CHENNAI: The air at the bustling streets of Moore Market is filled with the scent of aged paper and the chatter of students. The narrow alleys are lined with makeshift stalls, each piled high with a treasure trove of second-hand books. As I weave through the crowd, my eyes scan the worn spines for hidden gems. The vendors beckon me toward their maze of literary wonders, including classics, best-selling novels, and academic textbooks.
They are storytellers themselves, hiding their narratives behind the stacks of books. What begins as a discussion about the written word takes an unexpected turn, transcending the pages of books into their reality. With sincerity, they share tales of loss and resilience. They recount the challenges faced by the booksellers during the recent floods in Chennai, where their beloved collections were threatened by rising waters.
Stop for second-hand books
Each book holds not just stories but memories — fragments of a past that perseveres even in the face of adversity, mentions Abdul Nakash who has been selling books here for the past 12 years. “We lost almost one tonne of books because of the recent floods. The streets were filled with knee-deep water and since we keep the books here inside the stalls and not shift them anywhere else, the damage was inevitable,” he says. K Venkatesh, owner of Sri Harri Books, who has been selling second-hand books for almost 15 years shares a similar sentiment. “Every vendor in the street lost almost Rs 30,000 to Rs 45,000 because of the floods. We gather these books mostly from other vendors or people and there is no return policy which makes it all the more tough,” he says.
Late historian S Muthiah notes in Madras discovered: a historical guide to looking around, supplemented with tales of “Once upon a City” that “Moore Market was conceived by Lt Col Sir George Moore, president of the then municipality. The foundation stone for the quadrangular, corner-turreted building was, appropriately, laid by him in August 1898. A large number of shops in the Market also specialised in second-hand books — frequented as much by students in search of bargains as by those in search of rare books.”
As historic as the city itself, the market has been serving as a haven for second-hand books and antiques for decades. But with challenges like floods, competitions
from branded book stalls, the proliferation of online books and pirated PDFs, and book fairs happening from time to time, the area is seeing fewer people visiting to buy and check out books. Abdul mentions that the peak time for selling books is during March and June. “In March, just before the exams, there will be a rush in the sale and in June, before an academic year begins, is the season for us sellers,” he says, adding that the recent loss in books has caused tension because the exam season is approaching.
Nagarajan, owner of Harrison Book Centre who has been running the shop for the last 20 years shares, “We sell academic books from trusted and most popular publishers like Pearson, Wiley, Laxmi Publications, and New Age International Publishers. Most of the customers are medical students, UPSC aspirants, school, college kids, and their parents.” The sellers affirm that most of the students get what they want from the shops as they have been serving as one of the cheapest places to get books.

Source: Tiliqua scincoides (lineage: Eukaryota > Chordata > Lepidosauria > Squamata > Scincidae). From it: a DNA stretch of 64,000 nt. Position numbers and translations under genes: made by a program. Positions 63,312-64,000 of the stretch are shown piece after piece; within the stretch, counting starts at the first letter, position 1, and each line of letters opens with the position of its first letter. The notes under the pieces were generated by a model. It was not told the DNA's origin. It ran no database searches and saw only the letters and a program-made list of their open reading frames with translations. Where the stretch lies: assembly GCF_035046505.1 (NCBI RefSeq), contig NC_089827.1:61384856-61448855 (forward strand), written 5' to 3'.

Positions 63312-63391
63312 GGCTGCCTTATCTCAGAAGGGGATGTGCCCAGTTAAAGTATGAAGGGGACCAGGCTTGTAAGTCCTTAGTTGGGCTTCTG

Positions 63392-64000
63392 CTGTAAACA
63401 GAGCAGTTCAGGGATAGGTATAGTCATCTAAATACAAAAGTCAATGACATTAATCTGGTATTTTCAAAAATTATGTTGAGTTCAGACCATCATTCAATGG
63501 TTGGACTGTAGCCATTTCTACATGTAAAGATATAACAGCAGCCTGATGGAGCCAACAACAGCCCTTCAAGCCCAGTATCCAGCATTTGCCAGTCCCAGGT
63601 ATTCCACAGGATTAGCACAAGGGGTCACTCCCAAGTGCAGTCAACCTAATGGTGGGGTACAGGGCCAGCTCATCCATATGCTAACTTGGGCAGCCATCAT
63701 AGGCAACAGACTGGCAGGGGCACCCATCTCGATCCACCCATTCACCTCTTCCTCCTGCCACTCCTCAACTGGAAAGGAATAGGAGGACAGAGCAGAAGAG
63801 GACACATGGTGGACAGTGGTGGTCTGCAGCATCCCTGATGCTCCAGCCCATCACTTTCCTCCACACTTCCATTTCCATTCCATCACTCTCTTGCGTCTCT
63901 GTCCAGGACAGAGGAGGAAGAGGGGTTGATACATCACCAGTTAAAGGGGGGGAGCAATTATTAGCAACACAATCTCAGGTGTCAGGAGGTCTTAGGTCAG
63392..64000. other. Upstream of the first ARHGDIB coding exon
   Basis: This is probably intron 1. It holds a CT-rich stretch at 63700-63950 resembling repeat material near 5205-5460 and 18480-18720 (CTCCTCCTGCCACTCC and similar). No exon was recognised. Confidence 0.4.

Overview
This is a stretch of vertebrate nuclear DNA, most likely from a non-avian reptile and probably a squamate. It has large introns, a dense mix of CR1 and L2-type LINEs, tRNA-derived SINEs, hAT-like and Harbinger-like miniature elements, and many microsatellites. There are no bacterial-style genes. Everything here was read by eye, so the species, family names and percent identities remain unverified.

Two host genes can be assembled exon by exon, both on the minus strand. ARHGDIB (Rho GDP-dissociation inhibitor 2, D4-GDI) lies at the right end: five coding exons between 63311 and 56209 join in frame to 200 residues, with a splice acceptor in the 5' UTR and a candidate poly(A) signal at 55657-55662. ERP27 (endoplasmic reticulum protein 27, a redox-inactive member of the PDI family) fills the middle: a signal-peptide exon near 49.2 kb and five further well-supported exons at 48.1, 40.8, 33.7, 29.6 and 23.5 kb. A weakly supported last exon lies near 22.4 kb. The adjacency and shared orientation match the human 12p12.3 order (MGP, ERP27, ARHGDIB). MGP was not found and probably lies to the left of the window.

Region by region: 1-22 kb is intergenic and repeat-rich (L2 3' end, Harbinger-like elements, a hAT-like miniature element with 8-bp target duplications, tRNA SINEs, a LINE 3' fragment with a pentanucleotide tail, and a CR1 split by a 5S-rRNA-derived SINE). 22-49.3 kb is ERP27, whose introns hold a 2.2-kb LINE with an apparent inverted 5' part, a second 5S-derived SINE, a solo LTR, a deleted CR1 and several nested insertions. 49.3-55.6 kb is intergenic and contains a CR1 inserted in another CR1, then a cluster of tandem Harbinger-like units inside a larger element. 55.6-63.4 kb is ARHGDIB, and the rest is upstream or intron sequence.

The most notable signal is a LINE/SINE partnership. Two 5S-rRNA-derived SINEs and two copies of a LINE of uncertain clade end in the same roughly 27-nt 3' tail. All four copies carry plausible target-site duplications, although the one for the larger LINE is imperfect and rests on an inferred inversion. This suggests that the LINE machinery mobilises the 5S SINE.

“Earlier, the market used to be the only place where this much variety of second-hand books existed. Now, areas like Perambur and Tambaram also have vendors selling books. The online coaching classes offering their comprehensive study guides as part of their programmes have also prevented a lot of students from reading the original textbooks,” rues Abdul.
Addressing the adversities
Battling the issues of the rising online sellers, a few vendors also tried joining the business but eventually wound it up because they realised online businesses are harder to sustain unless provided with a lot of help. Venkatesh says, “For the online business, the profit is less. Most of the companies including Amazon and Flipkart take almost 17% of the profit. People will only buy if we give a 20% discount. Even if we sell a book costing Rs 400, we get only Rs 10 as profit. If the books are returned by the customers, our investment is held and packaging charges are lost.”
The lack of digital literacy and assurance of a trusted third party stopped Nagarajan from venturing into the online sector. The Allikula Vanigavallaga Vyaapaarikal Nalasangam, the workers’ union, has been helping better the condition of the sellers at Moore Market for the past four years. However, Suresh, treasurer of the union shares that the adversities like floods should be faced and there isn’t much they can do from the worker’s side as it amounts to infrastructural changes. He says, “We have approximately 400 shops here. Inside the building, it is a proper structure and the vendors have to pay the rent. Outside, on the streets, it is a temporary structure, thus the risks are more for them.”
Imagining the condition of the Moore Market, after another twenty years is a scary exercise for most of the vendors. Abdul shares, “During the pandemic time itself, most students switched to online classes and e-books. The sellers here have been doing this as their family business or at least for more than five years. Most of us earn Rs 2,000 once in a while. Even though we are worried about the sustenance of the business, we cannot think about anything else as we have already invested a lot in the books. So we will keep hoping that things will be better.”
The exchanges with the booksellers become a reminder that within the pages stacked on the streets, the stories of both books and those who safeguard them unfold in intricate layers.